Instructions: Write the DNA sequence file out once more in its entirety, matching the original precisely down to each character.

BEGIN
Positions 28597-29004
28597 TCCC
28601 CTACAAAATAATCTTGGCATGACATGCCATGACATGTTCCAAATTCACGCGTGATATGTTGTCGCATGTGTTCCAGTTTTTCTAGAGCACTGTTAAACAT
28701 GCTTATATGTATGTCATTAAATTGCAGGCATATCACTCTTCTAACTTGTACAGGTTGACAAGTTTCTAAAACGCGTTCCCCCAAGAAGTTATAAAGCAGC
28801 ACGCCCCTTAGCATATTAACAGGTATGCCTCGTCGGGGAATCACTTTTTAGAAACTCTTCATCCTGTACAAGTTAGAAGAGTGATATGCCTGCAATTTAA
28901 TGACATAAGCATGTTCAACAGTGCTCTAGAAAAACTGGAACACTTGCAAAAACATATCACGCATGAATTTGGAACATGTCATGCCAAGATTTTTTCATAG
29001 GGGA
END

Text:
Positions 28597-29004
28597 TCCC
28601 CTACAAAATAATCTTGGCATGACATGCCATGACATGTTCCAAATTCACGCGTGATATGTTGTCGCATGTGTTCCAGTTTTTCTAGAGCACTGTTAAACAT
28701 GCTTATATGTATGTCATTAAATTGCAGGCATATCACTCTTCTAACTTGTACAGGTTGACAAGTTTCTAAAACGCGTTCCCCCAAGAAGTTATAAAGCAGC
28801 ACGCCCCTTAGCATATTAACAGGTATGCCTCGTCGGGGAATCACTTTTTAGAAACTCTTCATCCTGTACAAGTTAGAAGAGTGATATGCCTGCAATTTAA
28901 TGACATAAGCATGTTCAACAGTGCTCTAGAAAAACTGGAACACTTGCAAAAACATATCACGCATGAATTTGGAACATGTCATGCCAAGATTTTTTCATAG
29001 GGGA